I ended up uninstalling the Microblog Poster, and I now only use SNAP to try to auto-post to StumbleUpon and Deviantart…which it doesn’t actually do most of the time, but whatever. I do like Facebook Publish a lot: it’s got a lot more Facebook-specific features than B2S, so you could try to use them together. In the end, though, I ended up uninstalling Facebook Publish, too, because B2S just does what I need, and it’s never double or triple posted on me like FB Publish did to me the other day. Blog2Social pulls pictures from my links better than Facebook Publish does, which is important for comics:
The post above pulled my actual comic from the page. The post below, by Facebook Publish, pulled a generic picture off my sidebar rather than the actual picture in the post.
(We all love Natasha, though, so who can blame Facebook Publish for posting her instead = P)
B2S basically never fails me. It was easy to install and it worked immediately. No playing with API. No reading and troubleshooting. If it stops posting to a network, I just re-authorize that network (which means I just log in again) and bam, we’re back in business.
Everything I’ve shown you so far about Blog2Social is free, and I think the free version probably works well for most amateur comic artists working alone. If you have even less time than I think you have, you might want to look into the paid version so you can schedule the social media posts for their optimum time and connect multiple accounts to each network. For comics artists working with one or more partners, the Smart Version allows two users, and the Pro version allows five. That’s pretty baller. There’s a big businesses option, too, if you run, like, a huge comics news site or something (in which case, please get in touch with me, because wow we gotta talk!). That’s for if you need like 15 accounts per social media network, with 10 users.
You can do more comparison of the different plans on a cool chart like this…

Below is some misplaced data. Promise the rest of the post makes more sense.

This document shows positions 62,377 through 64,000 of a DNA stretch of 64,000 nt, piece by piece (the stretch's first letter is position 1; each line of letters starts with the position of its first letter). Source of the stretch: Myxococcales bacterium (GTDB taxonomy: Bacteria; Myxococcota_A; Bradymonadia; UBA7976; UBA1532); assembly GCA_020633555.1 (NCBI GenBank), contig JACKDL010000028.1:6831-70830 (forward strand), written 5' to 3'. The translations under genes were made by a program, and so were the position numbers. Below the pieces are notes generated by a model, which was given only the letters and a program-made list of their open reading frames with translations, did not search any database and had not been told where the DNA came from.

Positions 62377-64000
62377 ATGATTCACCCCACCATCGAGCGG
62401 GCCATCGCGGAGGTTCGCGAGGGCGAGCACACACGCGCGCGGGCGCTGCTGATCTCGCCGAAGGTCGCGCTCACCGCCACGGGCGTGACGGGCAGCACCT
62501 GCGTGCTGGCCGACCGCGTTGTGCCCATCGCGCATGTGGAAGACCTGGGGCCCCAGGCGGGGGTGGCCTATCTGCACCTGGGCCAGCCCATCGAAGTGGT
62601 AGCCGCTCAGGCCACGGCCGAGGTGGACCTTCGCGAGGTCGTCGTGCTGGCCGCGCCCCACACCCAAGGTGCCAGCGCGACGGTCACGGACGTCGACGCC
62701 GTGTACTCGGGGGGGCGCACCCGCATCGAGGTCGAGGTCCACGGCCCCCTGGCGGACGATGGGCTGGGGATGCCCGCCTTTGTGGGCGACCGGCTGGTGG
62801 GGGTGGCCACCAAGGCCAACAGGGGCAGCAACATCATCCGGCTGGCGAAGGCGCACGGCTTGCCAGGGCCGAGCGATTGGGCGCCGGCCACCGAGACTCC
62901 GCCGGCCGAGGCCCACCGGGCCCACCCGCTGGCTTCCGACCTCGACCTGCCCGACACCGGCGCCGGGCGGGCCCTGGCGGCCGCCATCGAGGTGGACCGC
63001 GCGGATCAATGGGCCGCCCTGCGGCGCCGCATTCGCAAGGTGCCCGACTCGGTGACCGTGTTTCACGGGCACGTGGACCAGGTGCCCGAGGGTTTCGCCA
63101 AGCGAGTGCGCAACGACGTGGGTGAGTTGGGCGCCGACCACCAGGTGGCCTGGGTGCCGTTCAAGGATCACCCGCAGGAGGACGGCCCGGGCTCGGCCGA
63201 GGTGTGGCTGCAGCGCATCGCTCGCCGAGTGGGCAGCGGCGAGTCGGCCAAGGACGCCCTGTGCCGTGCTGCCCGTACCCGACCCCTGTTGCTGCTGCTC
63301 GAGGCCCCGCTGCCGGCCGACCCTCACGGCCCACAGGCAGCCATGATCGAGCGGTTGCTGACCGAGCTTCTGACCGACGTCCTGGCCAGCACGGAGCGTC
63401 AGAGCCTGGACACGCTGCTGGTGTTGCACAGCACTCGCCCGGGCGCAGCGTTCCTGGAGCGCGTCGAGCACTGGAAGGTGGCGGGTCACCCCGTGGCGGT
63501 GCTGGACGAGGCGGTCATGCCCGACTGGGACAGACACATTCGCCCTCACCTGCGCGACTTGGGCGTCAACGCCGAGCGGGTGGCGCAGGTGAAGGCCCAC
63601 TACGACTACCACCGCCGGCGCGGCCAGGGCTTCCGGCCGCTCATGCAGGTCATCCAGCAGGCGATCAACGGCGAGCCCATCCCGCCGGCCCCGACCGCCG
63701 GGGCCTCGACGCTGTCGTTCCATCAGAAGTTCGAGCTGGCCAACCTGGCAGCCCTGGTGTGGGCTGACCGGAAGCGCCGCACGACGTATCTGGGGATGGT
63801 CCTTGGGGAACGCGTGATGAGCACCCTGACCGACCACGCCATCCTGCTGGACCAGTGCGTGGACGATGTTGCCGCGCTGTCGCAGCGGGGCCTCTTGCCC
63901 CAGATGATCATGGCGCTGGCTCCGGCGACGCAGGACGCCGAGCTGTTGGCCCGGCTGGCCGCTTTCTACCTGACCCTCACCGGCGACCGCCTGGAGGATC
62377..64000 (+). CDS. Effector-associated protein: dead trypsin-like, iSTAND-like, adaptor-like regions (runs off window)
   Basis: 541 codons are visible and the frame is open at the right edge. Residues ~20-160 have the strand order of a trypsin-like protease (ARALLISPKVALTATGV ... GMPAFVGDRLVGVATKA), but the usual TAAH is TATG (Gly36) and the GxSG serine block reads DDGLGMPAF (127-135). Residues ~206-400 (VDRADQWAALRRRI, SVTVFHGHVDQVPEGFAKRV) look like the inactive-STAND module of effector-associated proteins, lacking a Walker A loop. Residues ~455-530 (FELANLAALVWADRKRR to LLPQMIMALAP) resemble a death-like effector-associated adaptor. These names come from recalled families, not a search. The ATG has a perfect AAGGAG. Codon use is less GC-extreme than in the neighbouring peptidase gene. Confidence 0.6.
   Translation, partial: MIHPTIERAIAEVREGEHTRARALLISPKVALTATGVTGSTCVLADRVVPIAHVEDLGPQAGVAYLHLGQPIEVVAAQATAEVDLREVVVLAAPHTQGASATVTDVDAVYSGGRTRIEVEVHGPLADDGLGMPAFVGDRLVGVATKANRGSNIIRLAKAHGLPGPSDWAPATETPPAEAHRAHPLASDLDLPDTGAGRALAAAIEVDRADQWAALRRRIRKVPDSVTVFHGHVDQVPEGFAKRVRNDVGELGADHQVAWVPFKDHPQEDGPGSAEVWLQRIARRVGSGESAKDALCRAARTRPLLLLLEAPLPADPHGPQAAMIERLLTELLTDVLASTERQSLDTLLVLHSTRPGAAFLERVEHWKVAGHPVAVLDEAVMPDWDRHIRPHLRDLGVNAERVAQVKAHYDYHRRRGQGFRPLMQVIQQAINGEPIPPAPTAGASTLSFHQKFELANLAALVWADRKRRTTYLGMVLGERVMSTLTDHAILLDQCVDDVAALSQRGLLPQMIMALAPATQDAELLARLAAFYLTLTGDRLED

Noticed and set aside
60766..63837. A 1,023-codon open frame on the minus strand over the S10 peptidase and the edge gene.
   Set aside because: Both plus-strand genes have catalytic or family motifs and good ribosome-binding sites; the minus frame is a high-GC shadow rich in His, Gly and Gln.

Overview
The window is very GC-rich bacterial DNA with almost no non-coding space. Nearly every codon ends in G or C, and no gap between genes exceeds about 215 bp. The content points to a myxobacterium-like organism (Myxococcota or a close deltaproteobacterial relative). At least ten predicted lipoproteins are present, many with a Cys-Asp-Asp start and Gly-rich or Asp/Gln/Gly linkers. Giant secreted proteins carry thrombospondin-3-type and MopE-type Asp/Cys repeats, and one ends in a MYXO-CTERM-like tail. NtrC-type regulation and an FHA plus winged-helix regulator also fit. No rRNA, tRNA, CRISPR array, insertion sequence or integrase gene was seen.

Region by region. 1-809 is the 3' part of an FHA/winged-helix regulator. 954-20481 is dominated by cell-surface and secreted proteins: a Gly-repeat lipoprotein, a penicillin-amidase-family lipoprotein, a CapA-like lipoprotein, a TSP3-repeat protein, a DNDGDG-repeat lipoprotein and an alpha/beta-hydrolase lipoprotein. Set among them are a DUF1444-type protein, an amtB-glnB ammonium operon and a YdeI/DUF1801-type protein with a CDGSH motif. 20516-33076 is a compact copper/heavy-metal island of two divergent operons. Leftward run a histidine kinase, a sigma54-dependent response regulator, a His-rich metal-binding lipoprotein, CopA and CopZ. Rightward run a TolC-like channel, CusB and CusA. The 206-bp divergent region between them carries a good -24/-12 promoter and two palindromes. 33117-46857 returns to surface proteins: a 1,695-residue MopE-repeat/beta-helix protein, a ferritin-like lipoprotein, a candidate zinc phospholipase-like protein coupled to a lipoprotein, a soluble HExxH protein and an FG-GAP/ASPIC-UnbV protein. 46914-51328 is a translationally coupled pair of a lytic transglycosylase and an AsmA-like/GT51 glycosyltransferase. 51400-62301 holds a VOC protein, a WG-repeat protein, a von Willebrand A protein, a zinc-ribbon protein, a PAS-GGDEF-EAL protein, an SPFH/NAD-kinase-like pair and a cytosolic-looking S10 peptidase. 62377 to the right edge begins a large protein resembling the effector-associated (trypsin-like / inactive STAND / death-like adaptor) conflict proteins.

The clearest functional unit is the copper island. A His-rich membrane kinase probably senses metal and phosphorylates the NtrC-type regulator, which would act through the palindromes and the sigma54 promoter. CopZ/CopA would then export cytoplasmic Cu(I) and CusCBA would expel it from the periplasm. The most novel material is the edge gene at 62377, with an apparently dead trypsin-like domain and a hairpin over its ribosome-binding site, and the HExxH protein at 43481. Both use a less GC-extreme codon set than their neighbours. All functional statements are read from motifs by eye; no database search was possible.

…over at the Blog2Social website.
If you want that stuff, you can probably go here for the Smart Plan, here for the Pro plan, and here for the Business plan. (I say probably because I don’t know what post-apocalyptic future timeline you’re reading this from, and I don’t want to assume.)
And if you don’t want to give money to software creators, the basic version’s always free. It really does do just what I showed you in that screenshot, and it’s a total life-saver for me, especially because for a while, I didn’t have a phone.
No phone, no Instagram, right?
Blog2Social is the only tool I could get working that can easily and freely post my comics to Instagram from a computer, and I’d use it for that alone, since the Gram is becoming one of the fastest growing networks out there. Most of you are smarter than I am, so you can probably come up with a bunch of other uses for B2S that I haven’t thought of, but me, I just love how easy it is. This is why I became a Blog2Social affiliate: I tried the product, loved it, and thought, “hey, why don’t we team up?” I think a lot of webcomic artists want more time to draw and less time working on marketing, and we don’t all feel like learning how to develop software just to get our comics posted online. I support that, and I’m happy the company wants to support me and my comics with some moneys. I’m honestly thrilled about getting other comic creators posting smarter online: we need more comics, and less politics, out there on the Socials.
So how about you? How do you use B2S for your comics? If you don’t use B2S, what do you use? After this post, you think you might try it?
Leave a comment below, and don’t forget to check out my comic, up in the menu, and tell me what you think.